• Nectar Cafe at the Cardiff RHS A mix of plantsLast year was our first attempt at a garden at the Cardiff RHS and after enjoying the experience we decided to have another garden this year. This year we decided to focus on the importance of pollinators, because they face so many challenges at this time we felt it important to show how you can ...
  • Learning to Love Ivy Wasp feeding on an ivy flower Paul HobsonA much maligned plant, common ivy (Hedera helix) is often thought to be responsible for the death of trees and, as a consequence, is routinely cut back. Ivy is not a parasitic plant however. The fine aerial roots, which people often assume are taking nutrients from trees, are anchors and only penetrate the bark  allowing ...
  • Green Deserts or Verdant Pastures? Wildflower Meadow by Kieron HustonThe great British obsession does sometimes seem to be a lawn. People seem to desire a perfectly manicured green carpet around their house, sadly this can create, what we call, a green desert where nothing really thrives. At this time of year you often hear the mowers roar into life (when the weather is at least ...
  • March – When Wildlife Gardening Comes to Life Native DaffodilAt this time of year the garden springs to life as hidden bulbs burst through the ground and bumblebees emerge and drunkenly fly from flower to flower.With the song thrush singing from 6 in the morning through to 6 in the evening and the surprisingly loud song of the wren bursting from hedges and shrubs ...
  • Invest in a WildLove Nest HedgehogPeople from Cardiff to Aberystwyth are being asked to give love a helping hand between St Dwynwen's and St Valentine's day by the Wildlife Trusts and the Royal Horticultural Society. By providing shelter, food, and wildlife corridors, you can offer space for wild species to come together, and play a vital role for the next generation ...
  • Autumn on Strike Reports of Daffodils Coming into Flower (M J  Clark)The Wildlife Trust of South and West Wales (WTSWW) have been receiving reports and seeing for themselves some fairly odd sightings for autumn. Whilst our summer visitors have left us and our winter visitors such as fieldfares and redwings have arrived it would seem that not all our wildlife is aware that winter is on the ...
  • Creating a Pond and Bog Ragged robin (L Maiden)This is a great time of year to put a pond or wetland area into your garden. Ponds bring with them a wealth of wildlife, attracting birds and mammals for a drink and creating the perfect habitat for a wide variety of invertebrates and amphibians. A successful pond needs; sloping sides to ensure hedgehogs do not ...
  • Create a Nectar Cafe Buff Tailed Bumble Bee by Vicky NallInsects are vital  in the garden. The hoverfly young often feed off aphids, making them particularly useful as pest control, whilst many insects help ensure you have seeds or fruit from your plants. Even if they did not provide a useful function we would miss the hum of bees and the beauty of butterflies and ...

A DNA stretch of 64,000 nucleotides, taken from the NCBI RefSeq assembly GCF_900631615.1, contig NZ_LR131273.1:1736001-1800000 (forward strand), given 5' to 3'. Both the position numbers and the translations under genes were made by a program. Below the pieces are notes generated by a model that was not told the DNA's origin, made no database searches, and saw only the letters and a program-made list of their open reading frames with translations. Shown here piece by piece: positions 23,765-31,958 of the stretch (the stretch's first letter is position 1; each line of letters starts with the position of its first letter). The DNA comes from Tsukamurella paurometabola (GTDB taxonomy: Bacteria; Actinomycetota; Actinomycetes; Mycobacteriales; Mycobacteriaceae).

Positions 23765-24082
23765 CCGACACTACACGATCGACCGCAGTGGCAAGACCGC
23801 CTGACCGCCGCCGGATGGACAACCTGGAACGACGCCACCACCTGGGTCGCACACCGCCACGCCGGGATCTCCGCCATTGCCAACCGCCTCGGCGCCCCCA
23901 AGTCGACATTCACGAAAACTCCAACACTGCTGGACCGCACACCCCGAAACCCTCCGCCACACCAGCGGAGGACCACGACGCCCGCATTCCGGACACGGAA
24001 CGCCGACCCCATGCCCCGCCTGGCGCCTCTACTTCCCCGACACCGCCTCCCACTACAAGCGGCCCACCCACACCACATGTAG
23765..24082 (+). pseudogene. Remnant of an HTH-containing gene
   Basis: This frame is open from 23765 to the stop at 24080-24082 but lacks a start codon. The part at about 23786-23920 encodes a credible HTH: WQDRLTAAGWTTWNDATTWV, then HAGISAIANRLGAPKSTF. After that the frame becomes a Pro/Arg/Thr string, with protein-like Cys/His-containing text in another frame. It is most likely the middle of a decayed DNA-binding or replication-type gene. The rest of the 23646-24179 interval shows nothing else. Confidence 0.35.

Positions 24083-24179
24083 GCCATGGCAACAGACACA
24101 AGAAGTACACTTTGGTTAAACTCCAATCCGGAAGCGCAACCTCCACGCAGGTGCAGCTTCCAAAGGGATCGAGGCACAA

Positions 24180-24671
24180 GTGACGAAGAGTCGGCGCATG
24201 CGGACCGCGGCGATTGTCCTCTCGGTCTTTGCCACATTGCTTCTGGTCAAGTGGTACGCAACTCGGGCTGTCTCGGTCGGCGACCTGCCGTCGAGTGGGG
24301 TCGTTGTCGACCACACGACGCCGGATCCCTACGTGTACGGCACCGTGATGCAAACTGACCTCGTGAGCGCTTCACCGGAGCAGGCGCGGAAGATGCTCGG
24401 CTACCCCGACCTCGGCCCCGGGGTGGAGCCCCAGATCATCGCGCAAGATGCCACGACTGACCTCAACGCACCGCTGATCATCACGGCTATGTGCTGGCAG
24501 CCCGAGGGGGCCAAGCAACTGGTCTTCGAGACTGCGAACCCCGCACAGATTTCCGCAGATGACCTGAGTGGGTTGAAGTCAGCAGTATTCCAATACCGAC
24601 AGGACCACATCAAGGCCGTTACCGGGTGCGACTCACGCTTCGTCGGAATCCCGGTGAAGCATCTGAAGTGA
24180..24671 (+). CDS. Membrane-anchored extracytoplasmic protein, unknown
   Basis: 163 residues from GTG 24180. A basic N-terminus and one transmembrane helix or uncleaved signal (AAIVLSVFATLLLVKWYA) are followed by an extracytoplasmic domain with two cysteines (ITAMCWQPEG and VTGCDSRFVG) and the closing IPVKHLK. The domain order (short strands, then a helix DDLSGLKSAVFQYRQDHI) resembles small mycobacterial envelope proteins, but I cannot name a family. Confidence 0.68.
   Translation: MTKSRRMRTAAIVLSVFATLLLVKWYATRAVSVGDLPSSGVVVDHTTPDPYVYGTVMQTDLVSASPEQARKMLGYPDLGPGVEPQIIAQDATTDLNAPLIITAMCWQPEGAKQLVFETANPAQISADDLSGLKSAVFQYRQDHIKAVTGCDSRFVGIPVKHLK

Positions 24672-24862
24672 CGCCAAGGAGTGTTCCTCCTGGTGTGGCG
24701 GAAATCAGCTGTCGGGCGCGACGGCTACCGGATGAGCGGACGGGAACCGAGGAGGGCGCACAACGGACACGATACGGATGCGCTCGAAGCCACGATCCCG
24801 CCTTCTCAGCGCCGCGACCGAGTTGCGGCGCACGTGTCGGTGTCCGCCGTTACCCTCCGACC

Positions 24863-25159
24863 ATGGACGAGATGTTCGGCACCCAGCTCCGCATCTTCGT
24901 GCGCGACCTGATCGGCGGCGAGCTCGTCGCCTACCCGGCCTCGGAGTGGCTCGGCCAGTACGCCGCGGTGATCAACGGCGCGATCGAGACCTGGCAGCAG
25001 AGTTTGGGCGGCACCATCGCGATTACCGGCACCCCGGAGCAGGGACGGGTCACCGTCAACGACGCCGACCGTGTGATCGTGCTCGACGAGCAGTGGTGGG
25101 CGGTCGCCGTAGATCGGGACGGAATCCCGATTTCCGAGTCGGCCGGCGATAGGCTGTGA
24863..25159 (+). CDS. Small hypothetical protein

• Planting a Hedgerow hawthorn berries by L MaidenAutumn is a great time of year to be thinking about planting a hedge. The new plants (preferably bare rooted and locally sourced) will be dormant in the next few weeks and should bed in well. Planting a hedgerow is a real investment into the future, as it develops it will provide food and shelter for ...
  • Help the Bugs in October 7 Spot Ladybird on Fern by Zsuzsanna Bird Insects are an important part of any ecosystem. Without them we would not have anything to pollinate our flowers, they provide food for our birds and mammals, they even help keep each other in check. We should be encouraging bugs of all kinds into our gardens. In October pond skaters, whirlygigs and water boatmen can still ...
  • October in the Garden Autumn leaves Chris MaguireVivid colours are spreading amongst the trees, as leaves take on shades of gold, red and brown. Fungi are sprouting on lawns, trees, rotting wood and anywhere else they can. The weather is cooler and probably wetter, perhaps the occasional frost or hail shower announces that winter approaches. But for now there should still be ...
  • Enter the Joint RHS and Wildlife Trusts Garden Competition Robin by Jon HawkinsEnter our Big Wildlife Garden competition! Entry is free, and prizes will include a year’s membership of both the Royal Horticultural Society, and your local Wildlife Trust, plus attendance at a wildlife gardening masterclass at the Hampton Court Flower Show. Sarah Raven, gardener, writer and television presenter, will be on the BWG competition judging panel. What you ...
  • WTSWW and BTO Wildlife Garden Conference in Cardiff Swallow (Hirundo rustica) c_David_MartinThe British Trust for Ornithology and WTSWW have organised a joint Garden Wildlife Conference will be held on Saturday 22nd October 2011 in the prestigious Main Building at Cardiff University. To book please download Cardiff BTO/WTSWW conference booking form and return by 14th October 2011 to: Garden Ecology Team, BTO, The Nunnery, Thetford, Norfolk, IP24 ...
  • Cardiff Wildlife Garden Survey – 6.7.2011 Slow Worm by Bruce ShortlandCardiff Garden Wildlife Revealed Have you ever checked at the bottom of your garden for hedgehogs? Or snuck a peek in your compost bins for slow worms? Well your local Wildlife Trust in south and west Wales are asking you to do just that. In a new survey for 2011 the Wildlife Trust of South and West ...